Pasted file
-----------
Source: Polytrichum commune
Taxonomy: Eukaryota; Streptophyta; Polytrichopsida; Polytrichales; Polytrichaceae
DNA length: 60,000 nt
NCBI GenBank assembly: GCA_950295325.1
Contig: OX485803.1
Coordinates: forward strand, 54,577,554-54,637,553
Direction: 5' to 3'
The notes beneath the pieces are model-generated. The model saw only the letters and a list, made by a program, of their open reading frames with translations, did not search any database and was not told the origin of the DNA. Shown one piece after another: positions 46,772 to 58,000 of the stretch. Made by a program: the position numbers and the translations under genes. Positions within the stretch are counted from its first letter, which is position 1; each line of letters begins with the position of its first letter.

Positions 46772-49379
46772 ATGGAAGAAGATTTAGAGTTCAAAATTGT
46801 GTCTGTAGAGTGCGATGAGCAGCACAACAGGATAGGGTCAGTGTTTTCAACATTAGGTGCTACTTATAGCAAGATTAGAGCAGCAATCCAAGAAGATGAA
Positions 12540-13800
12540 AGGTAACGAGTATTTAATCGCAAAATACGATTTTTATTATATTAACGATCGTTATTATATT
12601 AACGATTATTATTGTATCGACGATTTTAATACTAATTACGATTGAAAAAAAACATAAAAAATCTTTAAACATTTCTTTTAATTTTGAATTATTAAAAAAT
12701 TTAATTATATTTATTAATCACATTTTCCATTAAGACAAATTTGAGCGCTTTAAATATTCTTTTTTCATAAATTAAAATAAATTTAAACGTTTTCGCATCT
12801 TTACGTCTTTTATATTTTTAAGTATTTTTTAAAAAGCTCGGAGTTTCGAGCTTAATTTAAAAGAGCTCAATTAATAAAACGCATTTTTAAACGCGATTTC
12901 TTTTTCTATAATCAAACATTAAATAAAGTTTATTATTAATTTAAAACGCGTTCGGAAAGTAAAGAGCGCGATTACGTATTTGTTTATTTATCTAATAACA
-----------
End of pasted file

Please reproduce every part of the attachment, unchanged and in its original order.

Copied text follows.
Source: Polytrichum commune
Taxonomy: Eukaryota; Streptophyta; Polytrichopsida; Polytrichales; Polytrichaceae
DNA length: 60,000 nt
NCBI GenBank assembly: GCA_950295325.1
Contig: OX485803.1
Coordinates: forward strand, 54,577,554-54,637,553
Direction: 5' to 3'
The notes beneath the pieces are model-generated. The model saw only the letters and a list, made by a program, of their open reading frames with translations, did not search any database and was not told the origin of the DNA. Shown one piece after another: positions 46,772 to 58,000 of the stretch. Made by a program: the position numbers and the translations under genes. Positions within the stretch are counted from its first letter, which is position 1; each line of letters begins with the position of its first letter.

Positions 46772-49379
46772 ATGGAAGAAGATTTAGAGTTCAAAATTGT
46801 GTCTGTAGAGTGCGATGAGCAGCACAACAGGATAGGGTCAGTGTTTTCAACATTAGGTGCTACTTATAGCAAGATTAGAGCAGCAATCCAAGAAGATGAA
Positions 12540-13800
12540 AGGTAACGAGTATTTAATCGCAAAATACGATTTTTATTATATTAACGATCGTTATTATATT
12601 AACGATTATTATTGTATCGACGATTTTAATACTAATTACGATTGAAAAAAAACATAAAAAATCTTTAAACATTTCTTTTAATTTTGAATTATTAAAAAAT
12701 TTAATTATATTTATTAATCACATTTTCCATTAAGACAAATTTGAGCGCTTTAAATATTCTTTTTTCATAAATTAAAATAAATTTAAACGTTTTCGCATCT
12801 TTACGTCTTTTATATTTTTAAGTATTTTTTAAAAAGCTCGGAGTTTCGAGCTTAATTTAAAAGAGCTCAATTAATAAAACGCATTTTTAAACGCGATTTC
12901 TTTTTCTATAATCAAACATTAAATAAAGTTTATTATTAATTTAAAACGCGTTCGGAAAGTAAAGAGCGCGATTACGTATTTGTTTATTTATCTAATAACA